It was a competitive, harsh, violent world, if you’re a male painter in Rome. So yes, it was a radical step away from the world of women that she would’ve been originally raised to belong to.
CUNO: Did much of that activity occur within the studio of her father, and was that where she witnessed most of it?
BARKER: I hope that that wasn’t the case, but we know that her father owned music, which suggests that there was some sort of musical entertainment going on in the studio, other than simply the painting. Besides having friends over, perhaps, for musical entertainment, he also had models, live models in the studio. We know from trial records later on that both father and daughter used the same live models in the studio. So there were certainly all kinds of people coming into their home, which also served as the studio for both father and daughter.
CUNO: Did it matter if one trained as a woman painter in Rome, as Artemisia did, or in Venice or Florence? Were there different regional differences?
BARKER: We’re learning more and more about those differences in artistic training in the 16th-century, early s17th-century, when Artemisia undertook her apprenticeship with her father.
Rome stands apart from other cities in Italy because of its eclectic nature. It’s really a melting pot for artists coming from all different parts of Italy, as well as Europe, due to the changeability of its patron class. Every time there was a new cardinal or a new pope coming into town, that was a new source of patronage that tended to favor artists of that pope’s or cardinal’s hometown.
So there were lots of strangers and foreigners in the city, which meant that for Artemisia, Rome offered a panoply of artistic styles. Her father happened to have been trained in the Tuscan manner of painting; but he quickly gravitated to Caravaggio’s style of painting, with its Lombard influences. So yes, it meant a lot to be raised in Rome, as a painter.
CUNO: Now, you set the stage for our meeting Artemisia by introducing us first to her female role models in Rome. Tell us about these role models.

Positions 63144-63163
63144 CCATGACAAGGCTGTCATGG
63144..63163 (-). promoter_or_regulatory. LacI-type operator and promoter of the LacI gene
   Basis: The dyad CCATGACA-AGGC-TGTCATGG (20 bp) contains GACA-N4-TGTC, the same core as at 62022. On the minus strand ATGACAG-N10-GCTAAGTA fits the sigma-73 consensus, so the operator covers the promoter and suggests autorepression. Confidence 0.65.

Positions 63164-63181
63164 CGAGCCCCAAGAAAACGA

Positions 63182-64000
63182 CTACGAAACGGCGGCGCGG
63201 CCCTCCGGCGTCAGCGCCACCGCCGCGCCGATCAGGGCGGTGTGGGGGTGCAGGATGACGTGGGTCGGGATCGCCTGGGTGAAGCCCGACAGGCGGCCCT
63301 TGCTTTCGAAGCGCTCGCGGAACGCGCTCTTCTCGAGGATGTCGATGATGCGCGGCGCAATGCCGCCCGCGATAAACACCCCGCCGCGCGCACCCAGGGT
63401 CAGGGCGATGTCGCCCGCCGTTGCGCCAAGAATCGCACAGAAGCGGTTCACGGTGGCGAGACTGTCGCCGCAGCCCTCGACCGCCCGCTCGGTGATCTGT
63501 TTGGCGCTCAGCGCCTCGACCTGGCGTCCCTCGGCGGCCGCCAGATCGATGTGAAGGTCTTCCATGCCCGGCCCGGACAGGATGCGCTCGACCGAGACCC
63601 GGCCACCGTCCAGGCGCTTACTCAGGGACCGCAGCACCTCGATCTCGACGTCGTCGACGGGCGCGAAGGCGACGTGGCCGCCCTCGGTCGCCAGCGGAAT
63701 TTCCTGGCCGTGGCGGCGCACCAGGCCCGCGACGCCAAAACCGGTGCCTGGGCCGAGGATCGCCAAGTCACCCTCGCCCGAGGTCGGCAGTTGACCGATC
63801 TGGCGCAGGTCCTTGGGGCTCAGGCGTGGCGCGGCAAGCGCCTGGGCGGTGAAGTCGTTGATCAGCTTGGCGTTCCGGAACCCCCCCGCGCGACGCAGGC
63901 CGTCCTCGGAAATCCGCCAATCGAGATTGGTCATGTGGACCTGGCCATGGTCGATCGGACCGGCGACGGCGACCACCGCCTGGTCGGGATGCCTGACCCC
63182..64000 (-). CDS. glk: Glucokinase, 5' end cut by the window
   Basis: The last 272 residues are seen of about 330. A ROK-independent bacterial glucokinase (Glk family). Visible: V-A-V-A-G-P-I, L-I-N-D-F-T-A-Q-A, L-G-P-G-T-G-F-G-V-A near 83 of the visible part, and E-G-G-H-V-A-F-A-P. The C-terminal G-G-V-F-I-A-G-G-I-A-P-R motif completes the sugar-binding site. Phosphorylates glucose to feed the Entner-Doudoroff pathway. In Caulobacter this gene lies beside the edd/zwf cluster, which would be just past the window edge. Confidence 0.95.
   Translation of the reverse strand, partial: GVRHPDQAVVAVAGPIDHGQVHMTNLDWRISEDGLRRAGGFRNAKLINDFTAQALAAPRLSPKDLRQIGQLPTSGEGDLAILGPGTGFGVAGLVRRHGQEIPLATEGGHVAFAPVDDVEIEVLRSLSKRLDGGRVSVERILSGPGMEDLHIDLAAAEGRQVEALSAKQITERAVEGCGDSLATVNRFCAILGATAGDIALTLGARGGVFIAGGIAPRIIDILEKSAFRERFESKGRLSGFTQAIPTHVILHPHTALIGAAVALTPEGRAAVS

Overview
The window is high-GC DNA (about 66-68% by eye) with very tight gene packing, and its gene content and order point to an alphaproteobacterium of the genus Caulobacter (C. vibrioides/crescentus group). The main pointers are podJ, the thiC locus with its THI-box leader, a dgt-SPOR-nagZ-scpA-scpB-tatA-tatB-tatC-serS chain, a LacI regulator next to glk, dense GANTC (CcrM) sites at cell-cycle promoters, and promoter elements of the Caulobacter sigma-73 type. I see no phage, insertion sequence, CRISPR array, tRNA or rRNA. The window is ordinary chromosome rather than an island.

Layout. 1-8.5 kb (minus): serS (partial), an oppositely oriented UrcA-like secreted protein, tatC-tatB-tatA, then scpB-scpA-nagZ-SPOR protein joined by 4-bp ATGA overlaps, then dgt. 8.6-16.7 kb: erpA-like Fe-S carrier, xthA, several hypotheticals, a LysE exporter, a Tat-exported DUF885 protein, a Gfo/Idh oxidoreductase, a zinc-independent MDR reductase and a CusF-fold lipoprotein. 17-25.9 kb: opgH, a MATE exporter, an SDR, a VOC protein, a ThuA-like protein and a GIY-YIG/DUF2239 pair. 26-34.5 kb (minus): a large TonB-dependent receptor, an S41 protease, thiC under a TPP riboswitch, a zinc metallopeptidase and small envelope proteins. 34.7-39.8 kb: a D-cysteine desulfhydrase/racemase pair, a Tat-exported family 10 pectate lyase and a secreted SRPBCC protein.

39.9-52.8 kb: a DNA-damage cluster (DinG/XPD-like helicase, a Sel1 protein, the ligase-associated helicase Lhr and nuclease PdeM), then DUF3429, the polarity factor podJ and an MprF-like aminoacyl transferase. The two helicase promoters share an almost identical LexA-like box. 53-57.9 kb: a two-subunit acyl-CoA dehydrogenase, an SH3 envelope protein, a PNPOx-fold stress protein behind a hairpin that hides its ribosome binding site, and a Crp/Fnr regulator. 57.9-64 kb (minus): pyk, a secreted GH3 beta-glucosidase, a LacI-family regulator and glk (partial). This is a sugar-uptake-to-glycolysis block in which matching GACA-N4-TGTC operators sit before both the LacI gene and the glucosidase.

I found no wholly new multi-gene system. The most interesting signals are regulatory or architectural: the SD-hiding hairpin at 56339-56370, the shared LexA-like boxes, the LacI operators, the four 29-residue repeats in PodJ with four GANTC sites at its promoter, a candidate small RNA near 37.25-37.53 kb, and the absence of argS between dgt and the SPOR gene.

BARKER: Well, only a few of them were painters. Lavinia Fontana was a Bolognese portrait painter primarily, but also religious history painter, who was invited to Rome between 1603 and 1604. She arrived there with a papal invitation and made a very impressive mark on her contemporaries with very prestigious altarpiece paintings for some of the basilicas of Rome.
She was the first woman to have ever painted an altarpiece for a Roman church, in fact. In addition to Lavinia Fontana, there was another professional female woman artist there: Diana Scultori, an engraver. She had come there much earlier. She was no longer alive when Artemisia was a young girl, but her prints, her engravings were still in circulation.
What’s interesting about both Lavinia and Diana Scultori is that both of them undertook nude imagery.
CUNO: Male or female?
BARKER: Both. In the case of Diana Scultori, these were primarily reproductive engravings. So she was reproducing nude artworks made by sculptors of antiquity or painters of modern times. But Lavinia Fontana was engaged in erotic imagery. I don’t imagine that that was her signboard on the outside of her studio, but somehow Artemisia may have known that there was this woman artist when she was a child, who was making these very scantily-clad erotic nudes for some of the leading families of Rome.
CUNO: Now, you mentioned Caravaggio, and that he was a particular role model for both her father, Orazio, and Artemisia herself. Why Caravaggio? What particular features of his paintings appeal to her and to her father?
BARKER: I would say, on the basis of the kinds of paintings that Orazio, her father, and Artemisia herself were making in the first years of their contact with Caravaggio’s style, is that they were most impressed by this illusion of reality, of immediate closeness to the action in the painting.